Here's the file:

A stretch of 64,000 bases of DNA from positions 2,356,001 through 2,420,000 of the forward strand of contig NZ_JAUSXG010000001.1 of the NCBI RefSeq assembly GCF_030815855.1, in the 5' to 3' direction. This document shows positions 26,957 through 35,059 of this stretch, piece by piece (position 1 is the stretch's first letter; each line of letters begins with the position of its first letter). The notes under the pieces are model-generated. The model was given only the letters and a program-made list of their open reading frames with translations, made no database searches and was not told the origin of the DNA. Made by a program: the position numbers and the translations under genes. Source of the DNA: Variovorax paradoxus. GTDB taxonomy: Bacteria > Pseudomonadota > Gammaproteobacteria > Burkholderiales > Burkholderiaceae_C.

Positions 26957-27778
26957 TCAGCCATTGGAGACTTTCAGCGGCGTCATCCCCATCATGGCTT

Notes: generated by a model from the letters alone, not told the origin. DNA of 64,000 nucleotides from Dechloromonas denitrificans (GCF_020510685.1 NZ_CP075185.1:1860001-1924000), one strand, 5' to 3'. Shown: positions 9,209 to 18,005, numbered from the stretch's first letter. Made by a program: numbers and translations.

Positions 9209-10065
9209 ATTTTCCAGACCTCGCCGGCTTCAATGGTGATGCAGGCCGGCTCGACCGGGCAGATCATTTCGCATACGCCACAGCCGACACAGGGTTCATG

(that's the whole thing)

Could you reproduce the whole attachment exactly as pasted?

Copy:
A stretch of 64,000 bases of DNA from positions 2,356,001 through 2,420,000 of the forward strand of contig NZ_JAUSXG010000001.1 of the NCBI RefSeq assembly GCF_030815855.1, in the 5' to 3' direction. This document shows positions 26,957 through 35,059 of this stretch, piece by piece (position 1 is the stretch's first letter; each line of letters begins with the position of its first letter). The notes under the pieces are model-generated. The model was given only the letters and a program-made list of their open reading frames with translations, made no database searches and was not told the origin of the DNA. Made by a program: the position numbers and the translations under genes. Source of the DNA: Variovorax paradoxus. GTDB taxonomy: Bacteria > Pseudomonadota > Gammaproteobacteria > Burkholderiales > Burkholderiaceae_C.

Positions 26957-27778
26957 TCAGCCATTGGAGACTTTCAGCGGCGTCATCCCCATCATGGCTT

Notes: generated by a model from the letters alone, not told the origin. DNA of 64,000 nucleotides from Dechloromonas denitrificans (GCF_020510685.1 NZ_CP075185.1:1860001-1924000), one strand, 5' to 3'. Shown: positions 9,209 to 18,005, numbered from the stretch's first letter. Made by a program: numbers and translations.

Positions 9209-10065
9209 ATTTTCCAGACCTCGCCGGCTTCAATGGTGATGCAGGCCGGCTCGACCGGGCAGATCATTTCGCATACGCCACAGCCGACACAGGGTTCATG